14 Things HR Won’t Tell You About Your Résumé
Your résumé is your first impression. Make it a good one.
We don’t like résumé gaps
“Once you’re unemployed more than six months, you’re considered pretty much unemployable. We assume that other people have already passed you over, so we don’t want anything to do with you.” –Cynthia Shapiro, former human resources executive and author of Corporate Confidential: 50 Secrets Your Company Doesn’t Want You to Know. Learn the best way to explain a résumé gap.
We won’t see it unless you network
“When it comes to getting a job, who you know really does matter. No matter how nice your résumé is or how great your experience may be, it’s all about connections.” –HR director at a health-care facility. Try these 12 networking tips to get started.
Hand your résumé to someone outside of HR
“If you’re trying to get a job at a specific company, often the best thing to do is to avoid HR entirely. Find someone at the company you know, or go straight to the hiring manager.” –Shauna Moerke, an HR administrator in Alabama who blogs at hrminion.com
Focus on your résumé more than the cover letter
“People assume someone’s reading their cover letter. I haven’t read one in 11 years.” –HR director at a financial services firm. Find out more about when to include a cover letter and why.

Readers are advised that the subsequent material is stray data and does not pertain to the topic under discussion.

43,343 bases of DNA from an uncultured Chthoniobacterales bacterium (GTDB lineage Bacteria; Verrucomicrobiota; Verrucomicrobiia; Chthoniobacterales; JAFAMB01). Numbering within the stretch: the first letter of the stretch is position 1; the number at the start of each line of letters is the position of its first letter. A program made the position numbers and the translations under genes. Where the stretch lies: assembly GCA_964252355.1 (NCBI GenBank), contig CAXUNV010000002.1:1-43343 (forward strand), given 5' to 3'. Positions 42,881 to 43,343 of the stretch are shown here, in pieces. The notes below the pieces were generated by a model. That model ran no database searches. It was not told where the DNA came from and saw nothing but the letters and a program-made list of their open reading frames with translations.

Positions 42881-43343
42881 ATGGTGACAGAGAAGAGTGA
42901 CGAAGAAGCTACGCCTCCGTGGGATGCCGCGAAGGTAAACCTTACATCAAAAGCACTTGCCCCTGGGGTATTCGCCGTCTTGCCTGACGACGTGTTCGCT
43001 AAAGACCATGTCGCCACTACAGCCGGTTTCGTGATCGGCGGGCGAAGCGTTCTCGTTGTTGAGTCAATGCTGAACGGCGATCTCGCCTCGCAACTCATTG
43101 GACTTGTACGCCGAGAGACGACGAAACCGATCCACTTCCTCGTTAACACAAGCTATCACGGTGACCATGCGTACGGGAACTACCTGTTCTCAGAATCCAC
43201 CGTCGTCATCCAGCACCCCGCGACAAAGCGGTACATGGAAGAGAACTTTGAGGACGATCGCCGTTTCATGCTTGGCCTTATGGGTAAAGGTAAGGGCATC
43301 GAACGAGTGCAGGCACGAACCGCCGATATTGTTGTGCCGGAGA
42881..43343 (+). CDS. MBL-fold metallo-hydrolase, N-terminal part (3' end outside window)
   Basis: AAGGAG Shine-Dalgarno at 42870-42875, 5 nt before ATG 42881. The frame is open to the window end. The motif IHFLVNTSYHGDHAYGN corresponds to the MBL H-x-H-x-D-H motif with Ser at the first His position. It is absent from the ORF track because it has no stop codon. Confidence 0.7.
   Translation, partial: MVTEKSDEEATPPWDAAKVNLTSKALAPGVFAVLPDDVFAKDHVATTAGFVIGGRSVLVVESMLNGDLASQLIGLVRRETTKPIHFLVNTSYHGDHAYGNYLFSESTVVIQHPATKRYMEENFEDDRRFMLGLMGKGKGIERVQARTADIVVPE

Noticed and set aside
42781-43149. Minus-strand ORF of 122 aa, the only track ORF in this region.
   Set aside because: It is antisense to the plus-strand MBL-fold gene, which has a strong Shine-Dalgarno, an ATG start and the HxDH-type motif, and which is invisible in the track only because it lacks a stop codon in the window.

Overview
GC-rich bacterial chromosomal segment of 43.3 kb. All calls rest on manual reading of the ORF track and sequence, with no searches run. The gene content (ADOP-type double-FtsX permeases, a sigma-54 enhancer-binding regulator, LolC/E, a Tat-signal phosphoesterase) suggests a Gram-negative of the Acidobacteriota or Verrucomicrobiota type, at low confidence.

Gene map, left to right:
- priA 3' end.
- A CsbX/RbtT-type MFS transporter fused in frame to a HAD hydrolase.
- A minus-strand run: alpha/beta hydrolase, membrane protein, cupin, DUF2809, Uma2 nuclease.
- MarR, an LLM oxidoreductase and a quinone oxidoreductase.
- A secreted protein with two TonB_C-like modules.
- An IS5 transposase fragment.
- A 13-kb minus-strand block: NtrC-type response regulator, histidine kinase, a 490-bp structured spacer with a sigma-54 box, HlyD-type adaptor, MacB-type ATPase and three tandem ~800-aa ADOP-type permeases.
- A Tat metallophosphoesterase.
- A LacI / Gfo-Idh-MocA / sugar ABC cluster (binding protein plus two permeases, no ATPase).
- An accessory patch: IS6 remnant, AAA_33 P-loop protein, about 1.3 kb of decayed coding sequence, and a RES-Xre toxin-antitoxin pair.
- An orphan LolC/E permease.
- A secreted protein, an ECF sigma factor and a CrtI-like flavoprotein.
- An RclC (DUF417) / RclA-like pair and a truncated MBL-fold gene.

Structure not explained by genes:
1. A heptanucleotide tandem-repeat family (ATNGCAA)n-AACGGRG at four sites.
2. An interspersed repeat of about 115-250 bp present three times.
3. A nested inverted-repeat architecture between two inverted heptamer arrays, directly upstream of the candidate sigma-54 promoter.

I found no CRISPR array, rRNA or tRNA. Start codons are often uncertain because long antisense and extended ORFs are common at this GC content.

Your email address could work against you
“We will judge you based on your email address. Especially if it’s something inappropriate like [email protected] or [email protected]” –Rich DeMatteo, a recruiting consultant in Philadelphia. Don’t miss these 9 other résumé mistakes that could cost you the job.
Dates might work against you
“If you’re in your 50s or 60s, don’t put the year you graduated on your résumé.” –HR professional at a midsize firm in North Carolina
Give your experience the space it deserves …
“There’s a myth out there that a résumé has to be one page. So people send their résumé in a two-point font. Nobody is going to read that.” –HR director at a financial services firm
… but know when to cut
Ana Blazic Pavlovic/Shutterstock
“I always read résumés from the bottom up. And I have no problem with a two-page résumé, but three pages is pushing it.” –Sharlyn Lauby, HR consultant in Fort Lauderdale, Florida. Just don’t cut this one thing employers really look for on a résumé.
“Most of us use applicant-tracking systems that scan résumés for keywords. The secret to getting your résumé through the system is to pull keywords directly from the job description and put them on. The more matches you have, the more likely your résumé will get picked and actually seen by a real person.” –Chris Ferdinandi, HR professional in the Boston area